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King Henry IV, Part 1

Please see the bottom of this page for helpful Henry IV resources.
Please see the bottom of each scene for extensive explanatory notes.

Next: Henry IV Part 1, List of Characters


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In the Spotlight

Quote in Context

So when this loose behavior I throw off,
And pay the debt I never promised,
By how much better than my word I am,
By so much shall I falsify men's hopes,
And like bright metal on a sullen ground,
My reformation, glittering o'er my fault,
Shall show more goodly, and attract more eyes,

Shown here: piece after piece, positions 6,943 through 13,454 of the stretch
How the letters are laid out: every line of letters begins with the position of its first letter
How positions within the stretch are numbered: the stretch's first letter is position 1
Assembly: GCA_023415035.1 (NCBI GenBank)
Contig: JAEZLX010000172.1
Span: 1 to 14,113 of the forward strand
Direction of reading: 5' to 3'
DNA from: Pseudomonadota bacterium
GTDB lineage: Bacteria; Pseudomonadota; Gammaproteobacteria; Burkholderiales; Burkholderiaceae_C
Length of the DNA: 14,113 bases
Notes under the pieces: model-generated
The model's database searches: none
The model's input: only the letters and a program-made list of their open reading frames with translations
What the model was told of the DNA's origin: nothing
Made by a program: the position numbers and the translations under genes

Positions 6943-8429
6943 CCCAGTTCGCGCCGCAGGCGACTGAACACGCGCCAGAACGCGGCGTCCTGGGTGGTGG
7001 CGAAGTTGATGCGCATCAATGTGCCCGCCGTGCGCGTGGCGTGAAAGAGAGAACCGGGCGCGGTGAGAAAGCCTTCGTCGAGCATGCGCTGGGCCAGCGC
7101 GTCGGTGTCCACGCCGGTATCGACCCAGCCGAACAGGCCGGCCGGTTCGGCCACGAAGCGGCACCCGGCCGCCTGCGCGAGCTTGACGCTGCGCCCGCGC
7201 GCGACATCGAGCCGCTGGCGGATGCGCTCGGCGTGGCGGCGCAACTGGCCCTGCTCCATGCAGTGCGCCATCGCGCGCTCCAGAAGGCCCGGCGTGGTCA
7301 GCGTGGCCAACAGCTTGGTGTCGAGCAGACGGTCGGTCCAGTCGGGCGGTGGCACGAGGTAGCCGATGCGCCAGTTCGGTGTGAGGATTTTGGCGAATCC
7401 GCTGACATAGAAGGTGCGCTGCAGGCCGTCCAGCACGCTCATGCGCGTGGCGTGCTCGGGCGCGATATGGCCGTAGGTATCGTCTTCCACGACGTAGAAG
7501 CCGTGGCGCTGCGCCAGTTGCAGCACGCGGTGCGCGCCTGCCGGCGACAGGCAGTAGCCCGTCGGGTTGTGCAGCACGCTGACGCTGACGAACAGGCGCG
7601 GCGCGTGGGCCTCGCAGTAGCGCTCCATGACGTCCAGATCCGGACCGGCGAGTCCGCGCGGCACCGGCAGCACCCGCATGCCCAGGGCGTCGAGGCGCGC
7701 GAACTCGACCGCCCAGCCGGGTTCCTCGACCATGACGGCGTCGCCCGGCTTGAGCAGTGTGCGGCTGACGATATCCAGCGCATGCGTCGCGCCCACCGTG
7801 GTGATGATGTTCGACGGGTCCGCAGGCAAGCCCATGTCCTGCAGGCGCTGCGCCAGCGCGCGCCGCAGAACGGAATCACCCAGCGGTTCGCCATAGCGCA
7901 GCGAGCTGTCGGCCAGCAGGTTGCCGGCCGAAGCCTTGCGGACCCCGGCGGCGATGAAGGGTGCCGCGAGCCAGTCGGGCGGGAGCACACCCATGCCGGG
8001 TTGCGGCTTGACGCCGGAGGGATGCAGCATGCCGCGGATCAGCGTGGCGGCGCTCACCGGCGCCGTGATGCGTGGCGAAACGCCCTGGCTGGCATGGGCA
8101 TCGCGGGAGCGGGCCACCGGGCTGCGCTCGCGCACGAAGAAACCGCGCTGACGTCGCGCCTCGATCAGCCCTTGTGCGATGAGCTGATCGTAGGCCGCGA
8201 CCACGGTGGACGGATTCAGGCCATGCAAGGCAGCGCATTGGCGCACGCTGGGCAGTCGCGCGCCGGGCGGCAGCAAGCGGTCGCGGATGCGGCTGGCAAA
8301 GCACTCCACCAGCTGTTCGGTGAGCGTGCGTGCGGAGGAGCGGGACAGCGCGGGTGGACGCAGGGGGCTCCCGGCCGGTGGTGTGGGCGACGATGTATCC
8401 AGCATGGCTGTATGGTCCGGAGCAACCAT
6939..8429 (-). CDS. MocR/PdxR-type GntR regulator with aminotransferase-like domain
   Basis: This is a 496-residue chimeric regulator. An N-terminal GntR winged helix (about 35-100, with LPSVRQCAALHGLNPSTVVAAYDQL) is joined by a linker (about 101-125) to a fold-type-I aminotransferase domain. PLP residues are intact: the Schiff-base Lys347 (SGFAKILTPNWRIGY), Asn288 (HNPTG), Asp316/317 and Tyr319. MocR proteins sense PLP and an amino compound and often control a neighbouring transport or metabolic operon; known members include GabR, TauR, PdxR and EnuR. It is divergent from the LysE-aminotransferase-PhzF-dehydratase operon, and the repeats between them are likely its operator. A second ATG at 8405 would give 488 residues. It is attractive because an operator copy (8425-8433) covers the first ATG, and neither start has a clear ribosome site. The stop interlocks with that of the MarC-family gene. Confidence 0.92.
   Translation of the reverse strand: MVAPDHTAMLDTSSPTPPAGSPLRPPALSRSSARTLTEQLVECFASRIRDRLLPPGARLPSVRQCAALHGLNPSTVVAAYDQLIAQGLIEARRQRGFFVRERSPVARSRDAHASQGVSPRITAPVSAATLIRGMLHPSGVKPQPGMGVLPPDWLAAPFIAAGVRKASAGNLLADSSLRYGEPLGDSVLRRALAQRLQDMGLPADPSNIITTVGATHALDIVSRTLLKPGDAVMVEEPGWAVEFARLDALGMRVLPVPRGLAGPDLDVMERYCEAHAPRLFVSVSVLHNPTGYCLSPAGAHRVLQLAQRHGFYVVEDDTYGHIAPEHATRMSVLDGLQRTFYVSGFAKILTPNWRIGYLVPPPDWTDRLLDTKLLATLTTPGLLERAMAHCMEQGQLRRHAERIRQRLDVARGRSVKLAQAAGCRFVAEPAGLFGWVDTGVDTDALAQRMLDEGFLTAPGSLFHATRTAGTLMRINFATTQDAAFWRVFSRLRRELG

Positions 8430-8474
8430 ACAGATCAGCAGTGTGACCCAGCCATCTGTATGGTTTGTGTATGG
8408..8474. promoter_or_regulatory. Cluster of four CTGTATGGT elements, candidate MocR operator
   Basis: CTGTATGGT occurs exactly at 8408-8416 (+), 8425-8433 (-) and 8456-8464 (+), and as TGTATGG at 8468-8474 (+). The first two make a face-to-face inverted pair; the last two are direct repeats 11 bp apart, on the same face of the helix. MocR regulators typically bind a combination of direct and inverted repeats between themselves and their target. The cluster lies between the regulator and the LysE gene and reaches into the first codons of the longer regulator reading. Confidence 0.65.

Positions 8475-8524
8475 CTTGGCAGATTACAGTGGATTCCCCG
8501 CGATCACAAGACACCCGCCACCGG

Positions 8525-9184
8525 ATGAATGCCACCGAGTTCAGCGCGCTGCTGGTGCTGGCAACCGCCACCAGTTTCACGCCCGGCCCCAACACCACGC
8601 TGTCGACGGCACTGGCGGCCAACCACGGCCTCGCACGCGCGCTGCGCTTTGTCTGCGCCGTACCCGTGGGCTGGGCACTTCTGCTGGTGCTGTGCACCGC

Than that which hath no foil to set it off.
                                                         1 Henry IV (1.2)

Here Prince Hal reveals his plan to achieve popularity amongst the people he knows he will one day rule. Hal has every intention of leaving behind his life of wine and petty theft. His mischievous behaviour is merely part of a political maneuver to look as good as possible when he does finally gain power. His association with the likes of Falstaff allows him a connection to the common people that will be vital during his reign as Henry V. This passage foretells how successful Hal will be when he obtains the throne. In the words of Machiavelli: "experience shows us that in our times the rulers who have done great things are those who have set little store by keeping their word, being skillful rather in cunningly confusing men" (The Prince). Read on...